|This article needs additional citations for verification. (October 2012) (Learn how and when to remove this template message)|
Worry beads or kombolói, kompoloi (Greek: κομπολόι, IPA: [ko(m)boˈloj], bead collection; plural: κομπολόγια, IPA: [ko(m)boˈloʝa]) is a string of beads manipulated with one or two hands and used to pass time in Greek and Cypriot culture. Unlike the similar prayer beads used in many religious traditions, worry beads have no religious or ceremonial purpose.
Modern Greek κομπολόι is derived from κομβολόγιον < κόμβος "knot" + -λόγιο "collection". It is sometimes said that it is short for the phrase σε κάθε κόμπο προσευχή λέω, "in every knot I say a prayer"- κόμπο "knot"-λέω "say" > κόμπο-λέω > κομπολόι. This etymology accounts for the fact that κομπολόι evolved from κομποσκοίνι, the Greek word for prayer rope.
Worry beads have several uses in Greek culture, including:
- relaxation, enjoyment, and generally passing the time
- as an amulet, to guard against bad luck
- used by people who wish to limit smoking
- as a mark of power and social prestige. This is especially true in the case of expensive worry beads made of silver or amber.
Worry beads may be constructed from any type of bead, although amber, amber resin (such as faturan), and coral are preferred, as they are thought to be more pleasant to handle than non-organic materials such as metal or minerals.
Greek worry beads generally have an odd number of beads (often one more than a multiple of four, e.g. (4x4)+1, (5x4)+1, and so on, or a prime number, (usually 17, 19 or 23) and usually have a head composed of a fixed bead (παπάς "priest"), a shield (θυρεός) to separate the two threads and help the beads to flow freely, and a tassel (φούντα). Usually the length of worry beads is approximately two palm widths.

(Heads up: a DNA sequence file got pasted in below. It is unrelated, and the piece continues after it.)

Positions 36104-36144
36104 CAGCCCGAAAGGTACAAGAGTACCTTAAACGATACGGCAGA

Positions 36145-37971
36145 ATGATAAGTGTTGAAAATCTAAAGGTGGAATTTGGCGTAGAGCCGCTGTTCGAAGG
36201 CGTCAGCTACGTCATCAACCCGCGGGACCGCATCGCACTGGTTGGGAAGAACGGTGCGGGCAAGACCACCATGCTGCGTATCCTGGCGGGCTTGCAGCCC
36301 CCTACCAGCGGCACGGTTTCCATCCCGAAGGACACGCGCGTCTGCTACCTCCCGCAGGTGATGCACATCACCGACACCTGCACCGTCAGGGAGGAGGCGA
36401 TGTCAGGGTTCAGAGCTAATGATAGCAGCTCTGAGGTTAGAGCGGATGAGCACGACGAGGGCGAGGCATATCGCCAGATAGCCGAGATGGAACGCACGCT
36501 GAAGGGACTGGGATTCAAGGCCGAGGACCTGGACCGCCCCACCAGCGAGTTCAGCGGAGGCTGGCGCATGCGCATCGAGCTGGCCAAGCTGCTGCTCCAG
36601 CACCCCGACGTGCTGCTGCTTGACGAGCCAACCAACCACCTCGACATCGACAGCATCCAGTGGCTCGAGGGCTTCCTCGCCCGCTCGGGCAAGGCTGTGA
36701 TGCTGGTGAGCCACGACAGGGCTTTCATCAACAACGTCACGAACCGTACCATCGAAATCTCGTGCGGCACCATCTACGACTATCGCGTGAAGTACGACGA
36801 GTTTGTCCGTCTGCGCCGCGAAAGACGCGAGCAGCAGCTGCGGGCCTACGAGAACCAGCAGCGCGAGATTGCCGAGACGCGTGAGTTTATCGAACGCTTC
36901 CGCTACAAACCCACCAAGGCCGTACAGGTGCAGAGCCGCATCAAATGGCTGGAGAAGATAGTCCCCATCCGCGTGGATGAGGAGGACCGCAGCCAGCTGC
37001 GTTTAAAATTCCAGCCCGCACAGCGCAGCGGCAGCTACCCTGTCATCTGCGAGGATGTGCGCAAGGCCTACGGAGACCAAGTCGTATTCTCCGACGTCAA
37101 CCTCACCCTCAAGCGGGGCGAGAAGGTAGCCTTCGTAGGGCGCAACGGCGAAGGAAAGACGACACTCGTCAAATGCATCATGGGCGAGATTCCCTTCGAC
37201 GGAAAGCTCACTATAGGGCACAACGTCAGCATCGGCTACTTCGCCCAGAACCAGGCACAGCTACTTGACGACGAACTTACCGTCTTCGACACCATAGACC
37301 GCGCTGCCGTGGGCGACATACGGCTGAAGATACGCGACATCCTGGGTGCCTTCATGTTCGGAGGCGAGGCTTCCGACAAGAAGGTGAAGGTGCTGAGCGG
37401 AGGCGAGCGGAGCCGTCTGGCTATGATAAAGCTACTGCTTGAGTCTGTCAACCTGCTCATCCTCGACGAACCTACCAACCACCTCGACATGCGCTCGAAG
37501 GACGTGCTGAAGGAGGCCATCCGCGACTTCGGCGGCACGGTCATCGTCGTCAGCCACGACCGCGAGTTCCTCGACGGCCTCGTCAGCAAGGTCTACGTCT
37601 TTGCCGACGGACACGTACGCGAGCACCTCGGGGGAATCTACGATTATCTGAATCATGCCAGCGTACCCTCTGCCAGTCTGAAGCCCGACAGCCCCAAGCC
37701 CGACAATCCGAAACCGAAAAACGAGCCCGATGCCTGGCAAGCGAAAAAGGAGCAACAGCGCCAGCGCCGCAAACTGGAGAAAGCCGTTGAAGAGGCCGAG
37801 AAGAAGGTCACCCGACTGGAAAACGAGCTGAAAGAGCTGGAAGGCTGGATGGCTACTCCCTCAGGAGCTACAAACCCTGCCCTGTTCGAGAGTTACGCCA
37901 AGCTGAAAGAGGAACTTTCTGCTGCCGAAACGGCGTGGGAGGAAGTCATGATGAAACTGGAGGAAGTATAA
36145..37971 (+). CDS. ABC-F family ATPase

Worry beads can be handled in many different ways. The most common are a quiet method, for indoors, and a noisier method that is acceptable in public places.
The most common quiet method is to start at one end of the thread or chain, near the shield, and to pull the thread forward using that hand's thumb and the side of the index finger until one of the beads is reached. Then the cord is tipped so that the bead falls and hits the shield. This is repeated until all the beads have been tipped and then the user starts over.
The second, louder, method is to divide the beads into two groups. On one end is the shield and a small number of the beads. On the other end is the rest of the beads. Where the two threads are empty, that space is laid between the index and middle fingers. The hand should be in a position where the palm is facing the torso. Then the end behind the hand is swung up and forward so that it hits the other beads, making a noise.
The threads are then switched back into the space between the index and middle fingers by holding the threads between the thumb and the side of the index finger. This is repeated rhythmically, creating a louder clicking noise than the quiet method. Another method is to hold all of the worry beads in one hand and roll them against each other, creating soft clicking sounds.
As musical instrument
Worry beads used as musical instrument, related to rebetiko. The sound emitted using a drinking glass and rubbing with the lip against the worry bead, which suspended from one button.
It is also superstition in certain Greek communities that husbands-to-be, on their wedding night, will perform a "Worry bead ritual" involving rapid back and forth movement of all beads. This is meant to ensure sexual fulfilment (συνουσία, synousía), on the wedding night and during the following honeymoon period.
- neolaia.de (in Greek)
- athensinfoguide.com (in Greek)
- [Article by the author Tassos Thomaides, President of the Komboloi Friends Society, in the newspaper Evdomi http://www.ebdomi.com/arthra/arthra/1216-----.html]
- Tasos Thomaidis, The Path of Man and Worry Beads, Tasos Thomaidis Publications, 2001. ISBN 960-87105-1-0
|Wikimedia Commons has media related to Komboloi.|
- Aris Evangelinos, The Komboloi and Its History, Komboloi Museum Publications, 1998.